ability and moderately large shrinkage. It stays in place well after seasoning
and has the reputation of being comparatively free from checking or warping.
Rept. '14o- 1903-51 -6-




Black cherry is used prince .-lly for furnitu re and for backing bl )ckss
on which electrotype plates .re re inted. Other uses include burial cask es,
w denware novelties, pat terns, and paneling in buildings and railJay co aches.
It has occasionally been used for gustucks and hin proved satisfactory for
this purpose.
Chestnut, -nerican
American chestnut (Castanea dentata) is kno;n also as chestnut and
sweet chestnut.
Before ,nmerican chestnut was attacked by a blight, it grew in cnrrercial
quantities from the New Eniland States southward alone the Appalachia.
mountains to northern oeor:ia. Practically all standing chestnut through )ut
it: range has been killed by light, and future supplies must come fr )m dead
timer. There are considerable quantities of standin;: dead chestnut in the
mntain sections of Virginia, West Virinia, North Carolina, Kentucky.
ienneCso, and northern Georgia.
The heartunod of chestnut is grayish bro,'m or brown and becomes darker
rith age. Sawa)od is very niarrowr and ailmist white. The wood is coarse in
texture, and the growth rings are made conspicuous by several ro:s of large,
distinct pores at the beginning of each year's growth. Chestnut wod is
moderately li,;ht in weight, averaging 30 pounds per cubic foot at l?-perrnt
moisture content. It is moderately yrd, :deratey :ea~k, m odc ratelr ilo, in
resistance to shock, and icks stiffness, it seasons w-ith litt- te:dency t:
check or honeycuob and is easy to work with tools. It is one oI the moAst
durable native woods. This characteristic has made possible the utilization
of dead trees a long time after they were killed by th: blight.
Chestnut is used for poles, railway ties, pulpwood, and as a source of
tannin. Ater tannin has been extracted, the spent chins are used in the
manufacture of fiberboard. Chestnut lumber is used in the manufacture of
furniture, caskets, boxes, and crates. it is also suitaIle as ca6re stock f" r
veneer panels.
Cottonwood
C ttonwood is a name applied to several species of the aenus Populus.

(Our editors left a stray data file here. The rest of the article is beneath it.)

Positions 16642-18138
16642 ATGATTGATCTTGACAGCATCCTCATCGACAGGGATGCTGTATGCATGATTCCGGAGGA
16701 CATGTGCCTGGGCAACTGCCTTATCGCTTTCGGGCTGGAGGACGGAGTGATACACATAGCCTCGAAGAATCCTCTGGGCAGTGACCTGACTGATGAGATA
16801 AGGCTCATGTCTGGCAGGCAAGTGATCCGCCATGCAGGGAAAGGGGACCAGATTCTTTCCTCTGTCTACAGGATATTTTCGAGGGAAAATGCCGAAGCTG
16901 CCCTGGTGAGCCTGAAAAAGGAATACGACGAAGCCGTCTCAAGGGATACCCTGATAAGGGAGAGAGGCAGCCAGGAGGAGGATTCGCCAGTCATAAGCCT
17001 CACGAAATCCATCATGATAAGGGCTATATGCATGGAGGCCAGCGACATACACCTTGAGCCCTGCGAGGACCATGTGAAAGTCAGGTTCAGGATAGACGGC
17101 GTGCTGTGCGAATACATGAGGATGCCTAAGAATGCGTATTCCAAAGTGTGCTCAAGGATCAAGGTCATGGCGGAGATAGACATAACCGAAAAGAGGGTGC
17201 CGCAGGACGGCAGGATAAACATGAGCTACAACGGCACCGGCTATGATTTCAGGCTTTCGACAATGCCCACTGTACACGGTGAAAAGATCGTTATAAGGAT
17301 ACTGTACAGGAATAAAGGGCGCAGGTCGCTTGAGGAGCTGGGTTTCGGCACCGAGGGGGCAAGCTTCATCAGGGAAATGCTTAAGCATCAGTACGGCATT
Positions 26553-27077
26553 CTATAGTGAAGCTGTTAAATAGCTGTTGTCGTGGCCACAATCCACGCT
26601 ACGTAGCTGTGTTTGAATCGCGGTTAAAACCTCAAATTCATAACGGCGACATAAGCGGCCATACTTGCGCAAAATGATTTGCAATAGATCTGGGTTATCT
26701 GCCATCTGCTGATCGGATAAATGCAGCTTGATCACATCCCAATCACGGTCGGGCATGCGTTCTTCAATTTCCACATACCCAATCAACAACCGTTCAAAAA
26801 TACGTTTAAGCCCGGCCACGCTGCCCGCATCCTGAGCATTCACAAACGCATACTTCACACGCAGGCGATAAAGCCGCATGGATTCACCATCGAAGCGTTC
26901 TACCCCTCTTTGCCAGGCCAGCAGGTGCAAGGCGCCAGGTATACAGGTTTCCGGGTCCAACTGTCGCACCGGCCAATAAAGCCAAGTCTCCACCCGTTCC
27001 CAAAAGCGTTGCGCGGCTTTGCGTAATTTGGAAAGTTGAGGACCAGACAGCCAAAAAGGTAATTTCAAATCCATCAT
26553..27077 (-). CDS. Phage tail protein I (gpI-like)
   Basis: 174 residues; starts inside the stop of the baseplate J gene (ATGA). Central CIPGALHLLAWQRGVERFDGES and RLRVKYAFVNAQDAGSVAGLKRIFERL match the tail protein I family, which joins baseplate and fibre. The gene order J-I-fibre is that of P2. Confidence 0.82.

Most important are eastern cottonwood (Populus deltoides and varieties), Ls.
kn: as C tr lina o,lir and whitewood; swamp cottonwood (Populus heterphylla),
also i:D ),T L: c Lto: .od, river cottonwood, and swamp poplar; and rLack ctton-
wCA (P pulur trichocarpa and variety hastata), also kioi wis cott ln. od and
b In c tollr A).
Eastern cttoan:T ood and swamp cottonwood 'row through ut the eastern alf
oi t:e- nibed States. The greatest production of cotonioin lumber is stimatcd
to :,e i S ti,.Aern and Jentral States, .here cotton.;>od ;5n::,c primarily in mint
soil al n strea,. courses. Black cottaci od gro ws it the "est Coact States ati
in eosuern Iontana, northern Idaho, anid western Nevada. it inhabits loater
elevatins aion river bobtoms and and bars.
ept. No. 1? ')3-5 -7-




The heartwood of the three cottonwoods, eastern, black, and swamp, is
grayish white to light brown. Sapwood is whitish in color and may be wide or
narrow. It is not clearly defined and merges gradually with the heartwood.
Growth rings are inconspicuous but can be distinguished on smooth surfaces.
Tne wood is comparatively uniform in texture and generally straight-grained.
It has a characteristic sour odor when moist but is odorless when well seasoned.
The eastern cottonwood averages 28 pounds and black cottonwood, 24 pounds
per cubic foot at 12-percent moisture content. Eastern cottonwood is moderately
weak in bending and compression, moderately limber, moderately soft, and
moderately low, in ability to resist shock. Black cottonwood is slightly below
eastern cottonwood in most of its strength properties. Tests of the strength
properties of s,.,amp cottonm-iood have not been made, but it is expected that
this species would be quite similar to eastern cottonwood. Both eastern and
black cottonwood have moderately large shrinkage. Some cottonwood gives
difficulty in working with tools because of fuzzy surfaces. It is thought
that tension wood is largely responsible for this characteristic.
Principal uses of cottonwood are for lumber, veneer, pulpwood,
excelsior, and fuel. The lmber and veneer go largely into boxes, crates,
and baskets. Cottonyood pulmood is used in the manufacture of high-grade
book paper. The light-colored, fairly straight grain of cottonwood makes it
well suited for excelsior.
Cucumbertree
Cucumbertree (Magnolia acuminata) is known also as cucumber magnolia
and mountain magnolia.* Its range extends from southern New York and Ontario
southward to northern Georgia and southern 14(issouri. ,Jithin these limits, it
occurs scatteringly with other hardw,,oods, principally white ash, oaks., black
tupelo., and yellow -poplar.
The sapwood is nearly white, and the heartwood is brownish yellow.
Cucumbertree wood is close-grained and rather similar in texture to yellow-
poplar. It is moderately heavy, averaging 33 pounds per cubic foot at 12-
percent moisture content. it is also moderately strong, moderately hard, and
shrinks only a little more than yellow-poplar.
Since cucumbertree does not occur in pure stands, lumber from it is
likely to be included with yeliovw-poplar or in the southern part of its range
with other magnolias. Products from the cucumbertree are mostly lumber with
small amounts of veneer and some pulpwood. The wood is suitable for many of
the same uses as yellow-poplar, including boxes, baskets, crating, furniture,
mill ork, and venetian blinds.
Elm
There are six species of elm in the United States: American elm
(Ulmus americana), slippery elm (U]_mus fulva), rock elm (U]_mus thomasii).,